Friday, 29 April 2016

The Wallace Collection London: ROOMS Part II



For museum-goers, I can imagine that you probably relish the same satisfaction when in the maze that a museum can be, you find yourself alone in one of its galleries.







Recovering from a cold, I dragged myself out of bed when off work to visit The Wallace Collection in London. Sometimes surrounding one's self with beautiful things can ease up the sinuses.


Tucked behind Selfridges London, in Manchester Square, The Wallace Collection is a national museum housed in historic Hertford townhouse, the former residence of the Seymour family, Marquesses of Hertford. Fine and decorative art pieces are presented in 25 galleries. 


Here, I take you on a tour of some of the rooms, paintings, furniture, and decorative pieces that I particularly loved. I'll break it up into several posts so you don't get visual overload.






Above is the Large Drawing Room where the cabinet-making and marquetry expertise of Andre-Charles Boulle are on display. The Frenchman specialised in brass and tortoiseshell inlays. He was the chief cabinet-maker to King Louis XIV. He's credited to have revolutionised a new type of furniture in 1708: the chest of drawers. Two of his creations for the King can be found in the Palace of Versailles. Amongst his other royal clientele included Philippe V of Spain and Maximilian-Emmanuel of Bavaria.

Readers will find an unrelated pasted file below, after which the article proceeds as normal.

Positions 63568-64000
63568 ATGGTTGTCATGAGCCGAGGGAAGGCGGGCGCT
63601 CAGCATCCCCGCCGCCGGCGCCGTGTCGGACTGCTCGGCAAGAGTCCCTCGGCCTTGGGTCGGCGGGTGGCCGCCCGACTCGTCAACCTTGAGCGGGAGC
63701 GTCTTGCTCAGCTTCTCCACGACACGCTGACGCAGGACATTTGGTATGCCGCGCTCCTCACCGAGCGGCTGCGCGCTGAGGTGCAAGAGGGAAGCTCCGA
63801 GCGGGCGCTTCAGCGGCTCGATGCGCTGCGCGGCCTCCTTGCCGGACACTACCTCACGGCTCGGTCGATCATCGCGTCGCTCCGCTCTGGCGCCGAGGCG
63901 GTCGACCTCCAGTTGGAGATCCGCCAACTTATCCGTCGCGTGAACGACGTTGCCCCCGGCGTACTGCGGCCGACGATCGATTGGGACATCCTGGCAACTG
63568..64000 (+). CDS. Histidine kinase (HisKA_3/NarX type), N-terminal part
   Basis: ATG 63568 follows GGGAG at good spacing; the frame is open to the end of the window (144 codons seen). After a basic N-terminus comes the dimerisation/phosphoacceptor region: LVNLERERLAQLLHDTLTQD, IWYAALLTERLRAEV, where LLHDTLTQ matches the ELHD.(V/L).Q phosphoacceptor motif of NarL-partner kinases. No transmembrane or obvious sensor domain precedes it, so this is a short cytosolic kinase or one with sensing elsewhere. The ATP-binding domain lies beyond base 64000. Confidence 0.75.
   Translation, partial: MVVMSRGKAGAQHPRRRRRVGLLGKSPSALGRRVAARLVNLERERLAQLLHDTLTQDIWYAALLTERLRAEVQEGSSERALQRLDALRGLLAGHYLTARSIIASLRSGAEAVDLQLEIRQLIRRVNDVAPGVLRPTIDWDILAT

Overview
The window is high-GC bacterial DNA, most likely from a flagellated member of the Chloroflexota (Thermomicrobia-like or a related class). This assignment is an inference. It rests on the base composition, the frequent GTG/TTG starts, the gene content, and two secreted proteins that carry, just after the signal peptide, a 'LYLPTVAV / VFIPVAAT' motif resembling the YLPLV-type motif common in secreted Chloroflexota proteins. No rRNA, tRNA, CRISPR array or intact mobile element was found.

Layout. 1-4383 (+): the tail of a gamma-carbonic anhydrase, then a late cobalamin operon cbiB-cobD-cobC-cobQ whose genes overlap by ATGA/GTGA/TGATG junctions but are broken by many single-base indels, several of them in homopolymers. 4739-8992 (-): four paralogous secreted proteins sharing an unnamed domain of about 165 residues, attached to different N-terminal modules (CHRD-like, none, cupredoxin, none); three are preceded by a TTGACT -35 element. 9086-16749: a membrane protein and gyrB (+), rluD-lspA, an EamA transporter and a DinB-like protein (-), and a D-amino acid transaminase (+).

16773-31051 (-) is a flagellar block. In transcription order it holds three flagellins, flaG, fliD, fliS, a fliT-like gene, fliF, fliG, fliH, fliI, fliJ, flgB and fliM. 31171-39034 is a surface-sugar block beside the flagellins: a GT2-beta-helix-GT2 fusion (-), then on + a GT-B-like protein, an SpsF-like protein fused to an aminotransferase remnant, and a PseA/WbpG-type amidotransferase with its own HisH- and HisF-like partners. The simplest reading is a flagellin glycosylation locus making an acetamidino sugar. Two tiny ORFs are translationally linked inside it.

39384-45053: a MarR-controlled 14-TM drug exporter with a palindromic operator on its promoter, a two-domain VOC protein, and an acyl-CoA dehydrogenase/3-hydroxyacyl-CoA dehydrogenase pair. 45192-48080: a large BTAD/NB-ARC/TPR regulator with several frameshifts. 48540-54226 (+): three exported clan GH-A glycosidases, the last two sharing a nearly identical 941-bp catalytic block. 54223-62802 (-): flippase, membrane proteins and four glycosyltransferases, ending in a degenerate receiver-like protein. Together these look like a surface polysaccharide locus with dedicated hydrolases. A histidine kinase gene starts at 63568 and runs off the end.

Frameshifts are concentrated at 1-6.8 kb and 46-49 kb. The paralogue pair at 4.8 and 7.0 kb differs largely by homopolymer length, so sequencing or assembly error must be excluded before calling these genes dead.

Most museums do not have provisions for visitors to sit right inside the galleries for them to admire and take in the grandeur that surrounds them. At Hertford House guests are allowed that luxury. See those two chairs by the windows? They're reserved for you. 










The Great Gallery was constructed in 1872 as part of the extension of Hertford House to accommodate the rest of the family's collection which was transported from Paris to London. This room is considered to be the culmination of anyone's visit to the museum. It houses old master paintings by Rembrandt, Frans Hals, Rubens, Philippe de Champaigne, Poussin, Velazquez, and many others. The Great Gallery honours on its walls the Baroque Age of artistic expression from the Netherlands, Flanders, France, Italy, and Spain.









Above is the Fernery where natural light is ushered into the first floor landing. I'm quite drawn to this part of the house and have come back a few times to catch it at its stillness when no one is around. For those who have been reading my posts since 2013, I think you can make it out by now that I love taking photographs of museums and beautiful spots at its unoccupied state. It does take me ages sometimes as I hang around until everyone else equally appreciating their surroundings has left the premises. I think I can aptly be called an empty-museum-gallery stalker. 


Next time, we'll have a look at some of the finest objects that can be found in these rooms.


Have a lovely long weekend everyone!


Click HERE if you missed Part I.







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